03/03/2014 01:53 pm ET Updated May 03, 2014

12 Years A Slave Got You Thinking? Now Boycott Chocolate Harvested By Child Slaves

Last night Steve McQueen emotionally accepted an Academy Award for his film 12 Years a Slave, saying, "I dedicate this award to all the people who have endured slavery. And the 21 million people who still suffer slavery today."

Indeed, a recent study shows that there are actually more than 30 million slaves in the world today, 60,000 of whom are in the U.S. India tops the list for percentage of population enslaved but there are many countries -- China, Russia, and many African nations -- in which slavery predominates.

What can an ordinary person do about this? Not much as regards the world problem, except perhaps for avoiding the demi-monde of prostitution -- since human trafficking is one of the main forms of slavery in the U.S.

But there is one thing that the ordinary citizen can do. The majority of the chocolate in the world is produced by children in forced labor, many of whom are by any standards slaves. This chocolate mainly comes from the Ivory Coast and Ghana, which produces the bulk of the world's supply.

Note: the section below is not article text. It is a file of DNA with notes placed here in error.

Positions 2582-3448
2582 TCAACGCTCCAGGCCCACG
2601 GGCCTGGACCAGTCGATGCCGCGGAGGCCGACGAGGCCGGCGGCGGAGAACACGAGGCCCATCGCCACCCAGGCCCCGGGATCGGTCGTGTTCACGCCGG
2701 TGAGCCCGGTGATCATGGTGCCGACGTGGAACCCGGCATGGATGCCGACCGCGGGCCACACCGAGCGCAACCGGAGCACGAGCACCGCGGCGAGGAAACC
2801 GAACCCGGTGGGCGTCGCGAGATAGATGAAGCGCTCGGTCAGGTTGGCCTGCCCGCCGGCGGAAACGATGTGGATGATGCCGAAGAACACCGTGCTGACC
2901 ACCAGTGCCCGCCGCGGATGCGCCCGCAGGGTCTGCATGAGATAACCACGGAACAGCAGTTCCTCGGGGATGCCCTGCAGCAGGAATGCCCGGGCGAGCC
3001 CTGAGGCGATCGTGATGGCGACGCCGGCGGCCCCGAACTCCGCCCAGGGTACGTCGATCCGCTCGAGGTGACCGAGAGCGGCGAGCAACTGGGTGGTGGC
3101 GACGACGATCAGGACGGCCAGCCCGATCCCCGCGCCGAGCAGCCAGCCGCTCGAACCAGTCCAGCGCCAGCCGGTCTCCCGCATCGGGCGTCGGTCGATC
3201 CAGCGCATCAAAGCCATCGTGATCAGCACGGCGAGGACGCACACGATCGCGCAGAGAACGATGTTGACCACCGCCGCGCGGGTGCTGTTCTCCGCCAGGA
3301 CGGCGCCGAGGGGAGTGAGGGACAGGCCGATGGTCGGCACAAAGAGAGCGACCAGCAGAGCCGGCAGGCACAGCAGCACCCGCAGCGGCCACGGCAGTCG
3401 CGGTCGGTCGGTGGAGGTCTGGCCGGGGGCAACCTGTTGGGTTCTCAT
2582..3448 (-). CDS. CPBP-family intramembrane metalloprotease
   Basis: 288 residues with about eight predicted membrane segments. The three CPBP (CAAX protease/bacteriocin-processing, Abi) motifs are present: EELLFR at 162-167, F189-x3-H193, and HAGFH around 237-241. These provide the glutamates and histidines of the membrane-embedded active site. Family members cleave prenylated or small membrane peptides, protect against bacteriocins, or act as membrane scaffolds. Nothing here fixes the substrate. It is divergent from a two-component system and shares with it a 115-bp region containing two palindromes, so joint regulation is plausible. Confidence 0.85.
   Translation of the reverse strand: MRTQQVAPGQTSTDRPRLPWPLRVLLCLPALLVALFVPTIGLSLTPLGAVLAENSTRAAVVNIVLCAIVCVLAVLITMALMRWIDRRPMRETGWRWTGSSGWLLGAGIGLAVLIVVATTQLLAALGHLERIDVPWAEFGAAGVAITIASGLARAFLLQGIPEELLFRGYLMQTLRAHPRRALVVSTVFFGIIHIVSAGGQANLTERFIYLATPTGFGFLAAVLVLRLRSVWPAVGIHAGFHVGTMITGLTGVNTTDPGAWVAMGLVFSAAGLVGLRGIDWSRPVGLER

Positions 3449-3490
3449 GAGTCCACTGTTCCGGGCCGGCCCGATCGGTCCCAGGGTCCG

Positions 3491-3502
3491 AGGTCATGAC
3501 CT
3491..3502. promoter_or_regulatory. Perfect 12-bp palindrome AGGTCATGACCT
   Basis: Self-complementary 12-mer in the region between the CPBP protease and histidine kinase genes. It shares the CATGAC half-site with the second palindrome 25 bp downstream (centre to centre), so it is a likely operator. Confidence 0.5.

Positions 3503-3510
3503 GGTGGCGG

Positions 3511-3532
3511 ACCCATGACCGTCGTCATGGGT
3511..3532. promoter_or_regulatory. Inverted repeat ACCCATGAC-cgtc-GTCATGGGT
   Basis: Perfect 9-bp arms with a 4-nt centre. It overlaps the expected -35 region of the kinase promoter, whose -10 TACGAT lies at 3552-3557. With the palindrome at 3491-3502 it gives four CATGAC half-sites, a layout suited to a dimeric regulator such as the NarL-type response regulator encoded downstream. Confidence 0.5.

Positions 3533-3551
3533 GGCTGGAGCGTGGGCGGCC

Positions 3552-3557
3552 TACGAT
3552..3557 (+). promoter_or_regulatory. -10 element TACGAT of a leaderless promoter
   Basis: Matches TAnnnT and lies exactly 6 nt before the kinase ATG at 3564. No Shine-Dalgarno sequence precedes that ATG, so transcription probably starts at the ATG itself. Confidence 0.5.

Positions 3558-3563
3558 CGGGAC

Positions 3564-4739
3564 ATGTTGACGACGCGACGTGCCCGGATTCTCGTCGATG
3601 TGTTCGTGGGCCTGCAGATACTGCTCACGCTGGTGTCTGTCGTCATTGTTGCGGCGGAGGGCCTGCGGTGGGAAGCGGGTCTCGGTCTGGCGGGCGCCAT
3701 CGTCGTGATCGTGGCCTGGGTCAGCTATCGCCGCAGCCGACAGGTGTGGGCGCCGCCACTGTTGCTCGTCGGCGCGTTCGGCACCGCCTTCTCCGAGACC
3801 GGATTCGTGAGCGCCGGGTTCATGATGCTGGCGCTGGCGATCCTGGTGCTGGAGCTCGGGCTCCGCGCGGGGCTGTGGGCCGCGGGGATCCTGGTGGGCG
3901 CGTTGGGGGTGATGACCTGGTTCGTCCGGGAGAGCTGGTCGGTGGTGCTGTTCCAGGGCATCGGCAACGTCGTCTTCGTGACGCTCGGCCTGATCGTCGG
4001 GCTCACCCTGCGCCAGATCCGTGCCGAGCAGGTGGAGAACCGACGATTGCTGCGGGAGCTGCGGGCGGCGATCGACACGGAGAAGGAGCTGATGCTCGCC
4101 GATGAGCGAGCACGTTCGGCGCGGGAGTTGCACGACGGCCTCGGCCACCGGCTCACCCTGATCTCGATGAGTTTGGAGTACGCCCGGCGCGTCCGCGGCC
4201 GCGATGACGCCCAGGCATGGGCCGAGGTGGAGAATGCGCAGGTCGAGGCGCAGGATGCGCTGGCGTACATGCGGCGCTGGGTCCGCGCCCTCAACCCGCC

While it is difficult to know which chocolate is produced by the slave system, one thing is clear: If you buy organic Fair Trade products, you will most probably be boycotting slave chocolate. If you can check the origin of the chocolate, anything from Latin America and South America should also be slavery-free.

If just go ahead and buy chocolate from any major corporation (or eat chocolate ice cream, cookies or candies by them) the chances are excellent that you are supporting the very child slave labor you condemn as you watch Hollywood films about slavery in the South. While we join Steve McQueen in his denunciation of contemporary slavery, we still manage to delectate a Hershey or Cadbury bar or savor an Edy's ice cream or a Dove bar without a second thought.

Perhaps, in addition to condemning slavery in some detached way, we should remember the moving words of Drissa, a slave boy who managed to escape from a chocolate plantation in East Africa that had whipped and abused him; he told the world "When people eat chocolate, they are eating my flesh." Let us remember his words and take action. You can find a list of chocolate companies to patronize and others to boycott by clicking here.